Moving Beyond Census Boundaries With Geographic Information Systems

George Rengert, Temple University

ABSTRACT
The arbitrary nature of Census boundaries has been recognized as a problem in urban analysis for some time. For example, old East Coast cities have not changed their political boundatires in many years although the contiguous built up area has continued to expand outward. The census bureau has recognized this problem by establishing Metropolitan Statistical Areas that include the politically bounded city plus the contiguously built up surrounding counties.

Within cities, census tracts, block groups and blocks incorporate ever decreasing areas that are as internally homogenous as possible. However, they are never completely homogenous with respect to a census variable. This creates an analytical problem. For example, suppose that a census tract is recorded as 50 percent black and 50 percent white. Does this mean that approximately every other household is of a different race or ore likely, that one side of the census tract is predominately black and the other side predominately white? Furthermore, we do not know the spatial arrangement of the racial groups from the census figures. They are assumed to be uniformly distributed since it is a characteristics of the bounded area.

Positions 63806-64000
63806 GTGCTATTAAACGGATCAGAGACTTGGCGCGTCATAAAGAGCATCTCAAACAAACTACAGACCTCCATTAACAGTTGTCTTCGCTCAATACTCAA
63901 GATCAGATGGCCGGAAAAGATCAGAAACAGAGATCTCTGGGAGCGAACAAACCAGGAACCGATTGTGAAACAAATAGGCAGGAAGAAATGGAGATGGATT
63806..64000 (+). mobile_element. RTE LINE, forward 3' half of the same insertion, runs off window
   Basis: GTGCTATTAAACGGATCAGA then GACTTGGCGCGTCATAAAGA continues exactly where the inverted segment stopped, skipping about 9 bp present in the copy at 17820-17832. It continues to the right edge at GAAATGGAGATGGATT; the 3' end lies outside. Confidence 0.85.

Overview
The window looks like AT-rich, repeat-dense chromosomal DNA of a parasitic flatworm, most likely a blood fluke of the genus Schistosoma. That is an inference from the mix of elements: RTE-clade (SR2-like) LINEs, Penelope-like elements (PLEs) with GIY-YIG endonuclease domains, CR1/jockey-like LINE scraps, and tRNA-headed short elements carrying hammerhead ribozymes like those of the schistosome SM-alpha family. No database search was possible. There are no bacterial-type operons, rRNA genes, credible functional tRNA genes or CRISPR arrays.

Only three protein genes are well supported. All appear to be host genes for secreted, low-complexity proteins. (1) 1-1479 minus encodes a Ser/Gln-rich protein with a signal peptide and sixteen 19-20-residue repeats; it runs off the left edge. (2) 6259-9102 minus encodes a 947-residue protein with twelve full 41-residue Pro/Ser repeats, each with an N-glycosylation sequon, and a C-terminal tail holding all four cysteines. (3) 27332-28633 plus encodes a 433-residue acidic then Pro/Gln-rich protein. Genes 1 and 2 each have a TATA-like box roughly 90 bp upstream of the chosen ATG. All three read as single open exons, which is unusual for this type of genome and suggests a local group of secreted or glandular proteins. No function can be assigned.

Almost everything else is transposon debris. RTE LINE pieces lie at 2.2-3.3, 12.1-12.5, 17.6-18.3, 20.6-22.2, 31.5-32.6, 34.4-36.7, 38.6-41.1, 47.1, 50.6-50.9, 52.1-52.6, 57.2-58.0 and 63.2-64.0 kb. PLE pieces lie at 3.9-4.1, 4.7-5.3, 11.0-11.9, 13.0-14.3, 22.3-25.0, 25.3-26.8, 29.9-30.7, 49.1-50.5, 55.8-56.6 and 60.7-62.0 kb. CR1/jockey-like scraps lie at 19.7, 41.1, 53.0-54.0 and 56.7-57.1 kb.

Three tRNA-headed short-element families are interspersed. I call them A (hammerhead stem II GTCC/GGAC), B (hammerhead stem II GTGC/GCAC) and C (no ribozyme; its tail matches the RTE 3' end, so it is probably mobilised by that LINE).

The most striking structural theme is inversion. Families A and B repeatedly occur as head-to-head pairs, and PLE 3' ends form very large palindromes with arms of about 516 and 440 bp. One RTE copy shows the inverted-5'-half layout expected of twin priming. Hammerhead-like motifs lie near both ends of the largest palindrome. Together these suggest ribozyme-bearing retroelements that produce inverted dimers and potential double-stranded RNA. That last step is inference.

In the present analysis, GIS is used to evaluate the importance of three theoretical explanations of the spatial arrangement of illegal drug sales arrests in Wilmongton, Delaware. The first explanation is taken from marketing geography and is a measure of the local demand for illegal drugs in residential communities taken from census variables. The second explanation is a measure of how accessible an area is to regional customers measured by access to expressway, highway and public transportation facilities using GIS methods. The third explanation is taken from routine activity theory that identifies facilities that are used on a routine basis by people with a high propensity for illegal drug use such as high schools and homeless shelters.

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Updated 05/20/2006